"The nature of the illness is the root cause of the problem," said Greg Sachs, M.D., professor of medicine, section chief of geriatrics at the University of Chicago and first author of the study. "Our health care system is oriented toward treatment of acute illness but dementia produces a long, slow, unpredictable decline."
Their study is one of four in the October, 2004 issue of the Journal of General Internal Medicine that focus on the expanding role of primary care physicians in the care of patients with chronic and ultimately terminal illness a growing, difficult problem for physicians and for society.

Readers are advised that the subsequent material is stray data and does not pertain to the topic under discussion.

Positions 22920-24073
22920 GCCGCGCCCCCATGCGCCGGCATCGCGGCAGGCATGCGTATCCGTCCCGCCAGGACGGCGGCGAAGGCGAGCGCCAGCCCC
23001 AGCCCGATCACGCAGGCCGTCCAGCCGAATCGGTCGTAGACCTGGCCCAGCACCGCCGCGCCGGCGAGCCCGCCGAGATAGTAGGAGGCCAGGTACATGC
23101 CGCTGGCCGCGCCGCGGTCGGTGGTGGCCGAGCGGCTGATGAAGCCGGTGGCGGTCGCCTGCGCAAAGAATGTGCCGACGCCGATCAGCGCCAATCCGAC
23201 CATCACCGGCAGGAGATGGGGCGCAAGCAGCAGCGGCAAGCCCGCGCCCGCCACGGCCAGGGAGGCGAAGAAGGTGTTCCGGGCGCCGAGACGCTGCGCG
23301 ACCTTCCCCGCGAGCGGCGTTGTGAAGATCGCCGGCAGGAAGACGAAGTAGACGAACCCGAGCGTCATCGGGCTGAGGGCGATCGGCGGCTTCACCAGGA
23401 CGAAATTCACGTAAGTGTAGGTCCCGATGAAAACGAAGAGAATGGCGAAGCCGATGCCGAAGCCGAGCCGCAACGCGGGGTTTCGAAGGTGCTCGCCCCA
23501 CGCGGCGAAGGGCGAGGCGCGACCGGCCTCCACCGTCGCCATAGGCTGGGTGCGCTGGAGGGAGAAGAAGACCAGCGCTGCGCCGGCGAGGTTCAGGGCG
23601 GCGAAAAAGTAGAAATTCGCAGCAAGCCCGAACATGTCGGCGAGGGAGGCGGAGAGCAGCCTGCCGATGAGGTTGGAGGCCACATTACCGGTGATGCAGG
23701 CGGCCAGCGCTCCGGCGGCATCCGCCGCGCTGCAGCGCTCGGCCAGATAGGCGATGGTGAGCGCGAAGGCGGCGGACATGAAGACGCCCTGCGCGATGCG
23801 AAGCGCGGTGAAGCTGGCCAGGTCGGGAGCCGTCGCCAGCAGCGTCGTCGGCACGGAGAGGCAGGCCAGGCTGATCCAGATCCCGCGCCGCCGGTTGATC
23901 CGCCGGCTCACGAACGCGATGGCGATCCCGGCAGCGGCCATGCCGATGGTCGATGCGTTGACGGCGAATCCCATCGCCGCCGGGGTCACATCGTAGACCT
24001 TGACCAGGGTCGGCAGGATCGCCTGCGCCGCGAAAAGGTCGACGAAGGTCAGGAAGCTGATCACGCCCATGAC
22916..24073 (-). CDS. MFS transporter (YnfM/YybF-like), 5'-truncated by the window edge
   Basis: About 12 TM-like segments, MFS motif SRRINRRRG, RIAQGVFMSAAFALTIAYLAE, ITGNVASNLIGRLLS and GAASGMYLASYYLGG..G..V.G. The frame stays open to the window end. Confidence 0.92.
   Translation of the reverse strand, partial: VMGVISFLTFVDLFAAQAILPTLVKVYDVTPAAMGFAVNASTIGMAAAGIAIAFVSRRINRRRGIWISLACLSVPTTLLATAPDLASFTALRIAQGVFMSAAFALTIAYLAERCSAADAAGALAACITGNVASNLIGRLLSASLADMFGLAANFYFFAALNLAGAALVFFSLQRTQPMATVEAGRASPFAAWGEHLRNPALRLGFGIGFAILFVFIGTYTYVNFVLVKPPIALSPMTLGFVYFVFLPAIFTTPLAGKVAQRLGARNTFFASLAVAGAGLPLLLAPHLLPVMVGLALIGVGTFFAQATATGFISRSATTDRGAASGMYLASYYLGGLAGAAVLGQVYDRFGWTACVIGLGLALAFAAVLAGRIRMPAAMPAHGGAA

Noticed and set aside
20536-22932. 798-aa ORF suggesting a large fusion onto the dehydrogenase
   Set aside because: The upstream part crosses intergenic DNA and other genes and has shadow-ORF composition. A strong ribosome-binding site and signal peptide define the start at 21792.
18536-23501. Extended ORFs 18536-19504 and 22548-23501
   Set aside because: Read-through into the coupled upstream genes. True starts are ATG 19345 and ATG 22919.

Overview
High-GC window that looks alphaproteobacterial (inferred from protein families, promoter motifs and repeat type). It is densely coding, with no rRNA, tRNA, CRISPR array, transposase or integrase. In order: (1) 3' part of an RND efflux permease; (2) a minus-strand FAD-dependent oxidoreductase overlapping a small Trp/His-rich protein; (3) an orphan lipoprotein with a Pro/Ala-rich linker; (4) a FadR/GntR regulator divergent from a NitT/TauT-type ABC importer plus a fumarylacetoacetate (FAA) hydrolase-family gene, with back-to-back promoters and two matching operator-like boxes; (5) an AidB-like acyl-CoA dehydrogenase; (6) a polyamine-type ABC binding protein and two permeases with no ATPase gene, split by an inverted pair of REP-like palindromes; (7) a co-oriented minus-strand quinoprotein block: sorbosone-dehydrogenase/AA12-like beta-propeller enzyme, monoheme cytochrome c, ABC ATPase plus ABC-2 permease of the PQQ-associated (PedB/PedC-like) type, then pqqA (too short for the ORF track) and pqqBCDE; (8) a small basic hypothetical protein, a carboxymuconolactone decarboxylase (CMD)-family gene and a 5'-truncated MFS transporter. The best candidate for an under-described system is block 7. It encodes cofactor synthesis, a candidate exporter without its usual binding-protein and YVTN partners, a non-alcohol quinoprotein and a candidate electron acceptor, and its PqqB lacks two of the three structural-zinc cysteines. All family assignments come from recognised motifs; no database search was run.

Death used to come quickly, but now it "fades in slowly -- over years or even decades," notes Christopher Callahan, M.D., of the Indiana University Center for Aging Research, in an editorial that ties together the four papers. The pace of death, he adds, "has slowed so suddenly that we seem to have lost our ability to recognize it." As a result, "we find ourselves poorly trained, our systems poorly designed, and our patients and communities poorly equipped."
The Chicago geriatricians list the barriers to optimal care for such patients and suggest ways to get past them. The first hurdle is the unwillingness of physicians and families to think of dementia as a terminal illness. Patients with dementia decline slowly, with long periods of stability punctuated by
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